Thursday, March 13, 2008


A gravimeter or gravitometer, is an instrument used in gravimetry for measuring the local gravitational field. A gravimeter is a type of accelerometer, except that gravimeters are susceptible to all vibrations including noise, that cause oscillatory accelerations. This is counteracted by integral vibration isolation and signal processing. Though the essential principle of design is the same as in accelerometers, gravimeters are typically designed to be much more sensitive than accelerometers in order to measure very tiny changes within the Earth's gravity, of 1 g). In contrast, accelerometers are often designed to measure 1000 g or more, and many perform multi-axial measurements. The constraints on temporal resolution are usually less for gravimeters, so that resolution can be increased by processing the output with a longer "time constant".

Basically, there are two kinds of gravimeters: relative and absolute.

Most common relative gravimeters are spring based. They are used in gravity surveys over large areas for establishing the figure of the geoid over those areas. A spring-based relative gravimeter is basically a weight on a spring, and by measuring the amount by which the weight stretches the spring, local gravity can be measured. However, the strength of the spring must be calibrated by placing the instrument in a location with a known gravitational acceleration. Most accurate relative gravimeters are superconducting gravimeters, and these are sensitive to one thousandth of one billionth of the Earth surface gravity.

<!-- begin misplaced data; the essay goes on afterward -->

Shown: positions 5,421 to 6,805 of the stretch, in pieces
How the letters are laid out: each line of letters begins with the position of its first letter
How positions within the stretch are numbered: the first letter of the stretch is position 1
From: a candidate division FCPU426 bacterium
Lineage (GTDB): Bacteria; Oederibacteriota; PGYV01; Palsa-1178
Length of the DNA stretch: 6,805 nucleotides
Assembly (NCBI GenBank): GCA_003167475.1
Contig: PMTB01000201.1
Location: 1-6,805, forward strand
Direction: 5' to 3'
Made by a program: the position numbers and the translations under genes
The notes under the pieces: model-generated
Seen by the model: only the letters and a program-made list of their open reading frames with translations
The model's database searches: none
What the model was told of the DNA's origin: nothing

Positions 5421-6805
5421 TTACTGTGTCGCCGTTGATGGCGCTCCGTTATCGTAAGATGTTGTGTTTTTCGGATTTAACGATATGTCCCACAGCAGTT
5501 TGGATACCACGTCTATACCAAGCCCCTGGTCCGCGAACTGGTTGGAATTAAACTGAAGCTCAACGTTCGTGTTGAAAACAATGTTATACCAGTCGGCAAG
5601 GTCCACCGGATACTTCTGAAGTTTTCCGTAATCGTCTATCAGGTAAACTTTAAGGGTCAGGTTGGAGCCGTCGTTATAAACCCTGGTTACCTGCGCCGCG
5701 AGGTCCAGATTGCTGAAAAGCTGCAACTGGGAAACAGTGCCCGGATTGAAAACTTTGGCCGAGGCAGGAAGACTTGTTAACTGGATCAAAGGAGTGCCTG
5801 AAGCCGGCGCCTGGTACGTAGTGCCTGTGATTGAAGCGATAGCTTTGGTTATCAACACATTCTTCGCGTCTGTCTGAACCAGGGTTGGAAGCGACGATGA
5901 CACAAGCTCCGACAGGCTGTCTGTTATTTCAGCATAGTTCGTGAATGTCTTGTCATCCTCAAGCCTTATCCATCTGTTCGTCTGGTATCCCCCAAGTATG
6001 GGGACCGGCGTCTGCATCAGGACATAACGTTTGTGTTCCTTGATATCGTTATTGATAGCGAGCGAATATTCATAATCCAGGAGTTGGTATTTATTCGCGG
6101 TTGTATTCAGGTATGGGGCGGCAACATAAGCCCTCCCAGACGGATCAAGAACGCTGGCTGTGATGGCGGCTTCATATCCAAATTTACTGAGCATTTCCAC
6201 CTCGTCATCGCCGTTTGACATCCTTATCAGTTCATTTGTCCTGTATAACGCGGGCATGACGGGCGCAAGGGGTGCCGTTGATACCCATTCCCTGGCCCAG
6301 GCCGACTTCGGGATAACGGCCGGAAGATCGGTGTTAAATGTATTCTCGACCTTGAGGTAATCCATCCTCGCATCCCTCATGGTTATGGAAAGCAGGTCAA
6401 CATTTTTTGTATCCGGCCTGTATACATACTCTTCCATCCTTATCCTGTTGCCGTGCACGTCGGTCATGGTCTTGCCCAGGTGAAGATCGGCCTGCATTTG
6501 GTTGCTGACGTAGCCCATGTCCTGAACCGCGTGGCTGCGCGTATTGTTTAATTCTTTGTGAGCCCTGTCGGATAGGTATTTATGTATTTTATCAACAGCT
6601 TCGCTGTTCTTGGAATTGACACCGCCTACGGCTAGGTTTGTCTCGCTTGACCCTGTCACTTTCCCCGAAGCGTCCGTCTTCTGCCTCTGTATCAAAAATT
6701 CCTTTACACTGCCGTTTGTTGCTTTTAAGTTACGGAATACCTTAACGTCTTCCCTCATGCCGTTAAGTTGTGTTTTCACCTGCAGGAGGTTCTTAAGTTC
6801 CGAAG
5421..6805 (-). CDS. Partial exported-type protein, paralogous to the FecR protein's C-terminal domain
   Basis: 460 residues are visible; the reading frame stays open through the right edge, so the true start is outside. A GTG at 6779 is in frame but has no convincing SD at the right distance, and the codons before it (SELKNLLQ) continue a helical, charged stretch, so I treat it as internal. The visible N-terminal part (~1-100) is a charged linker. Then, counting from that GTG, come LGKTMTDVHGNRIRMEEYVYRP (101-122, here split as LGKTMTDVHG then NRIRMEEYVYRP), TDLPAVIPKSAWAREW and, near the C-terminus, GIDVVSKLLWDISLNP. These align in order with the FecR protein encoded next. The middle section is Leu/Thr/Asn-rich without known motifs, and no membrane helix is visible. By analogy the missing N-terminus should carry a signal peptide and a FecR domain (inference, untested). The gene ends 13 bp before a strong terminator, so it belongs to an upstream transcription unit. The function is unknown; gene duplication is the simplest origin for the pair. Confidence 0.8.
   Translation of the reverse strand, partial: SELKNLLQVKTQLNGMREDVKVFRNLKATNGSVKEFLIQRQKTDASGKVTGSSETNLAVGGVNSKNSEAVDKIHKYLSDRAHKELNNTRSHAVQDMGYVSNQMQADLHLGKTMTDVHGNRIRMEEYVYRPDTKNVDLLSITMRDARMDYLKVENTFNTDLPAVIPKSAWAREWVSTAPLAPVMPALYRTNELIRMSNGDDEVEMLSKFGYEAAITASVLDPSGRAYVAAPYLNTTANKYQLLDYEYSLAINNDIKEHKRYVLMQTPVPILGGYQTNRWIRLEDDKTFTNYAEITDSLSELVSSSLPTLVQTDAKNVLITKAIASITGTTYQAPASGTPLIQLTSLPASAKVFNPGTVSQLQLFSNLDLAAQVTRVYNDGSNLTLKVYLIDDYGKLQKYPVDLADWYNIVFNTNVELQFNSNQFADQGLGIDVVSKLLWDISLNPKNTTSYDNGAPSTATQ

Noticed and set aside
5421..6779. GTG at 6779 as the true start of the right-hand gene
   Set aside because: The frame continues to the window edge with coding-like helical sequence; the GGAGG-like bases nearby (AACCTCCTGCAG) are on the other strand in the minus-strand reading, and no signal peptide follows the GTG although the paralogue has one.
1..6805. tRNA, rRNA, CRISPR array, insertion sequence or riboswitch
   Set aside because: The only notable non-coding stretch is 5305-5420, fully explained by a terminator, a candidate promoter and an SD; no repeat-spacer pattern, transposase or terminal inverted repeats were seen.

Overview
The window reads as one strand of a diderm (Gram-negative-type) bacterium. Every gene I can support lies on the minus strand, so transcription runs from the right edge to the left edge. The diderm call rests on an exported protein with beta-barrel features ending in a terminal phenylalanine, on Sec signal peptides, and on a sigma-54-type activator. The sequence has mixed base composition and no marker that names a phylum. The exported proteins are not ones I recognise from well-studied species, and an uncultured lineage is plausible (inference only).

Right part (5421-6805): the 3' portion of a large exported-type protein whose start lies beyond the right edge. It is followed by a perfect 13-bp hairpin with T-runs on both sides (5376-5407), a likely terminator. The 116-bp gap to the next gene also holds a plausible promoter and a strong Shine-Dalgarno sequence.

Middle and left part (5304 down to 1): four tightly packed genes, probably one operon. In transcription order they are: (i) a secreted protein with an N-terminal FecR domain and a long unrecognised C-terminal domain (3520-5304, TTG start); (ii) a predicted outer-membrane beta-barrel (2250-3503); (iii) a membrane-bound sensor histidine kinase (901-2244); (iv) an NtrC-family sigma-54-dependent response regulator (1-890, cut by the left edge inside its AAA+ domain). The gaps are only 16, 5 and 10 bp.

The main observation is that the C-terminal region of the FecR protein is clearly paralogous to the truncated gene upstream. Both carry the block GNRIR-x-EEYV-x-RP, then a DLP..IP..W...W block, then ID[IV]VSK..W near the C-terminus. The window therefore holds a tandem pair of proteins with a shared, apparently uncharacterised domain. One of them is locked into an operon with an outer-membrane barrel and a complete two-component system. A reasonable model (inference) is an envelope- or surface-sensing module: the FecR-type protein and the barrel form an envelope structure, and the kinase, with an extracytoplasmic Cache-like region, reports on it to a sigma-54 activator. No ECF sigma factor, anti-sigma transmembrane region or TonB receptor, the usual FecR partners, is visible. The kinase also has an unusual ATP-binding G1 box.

Absolute gravimeters, which nowadays are made compact so they too can be used in the field, are based directly on measuring the acceleration of free fall (for example, of a reflecting prism in a vacuum tube). They are used for establishing the vertical control network. An absolute gravimeter is used to calibrate relative gravimeters, and it operates by letting a mass free fall in vacuum and measuring its rate of acceleration. The mass includes a retro reflector and terminates one arm of a Michelson interferometer. By counting and timing the interference fringes, the velocity of the mass can be measured. A more recent development is a "rise and fall" version that tosses the mass upward and measures both upward and downward motion. This allows cancellation of some measurement errors.

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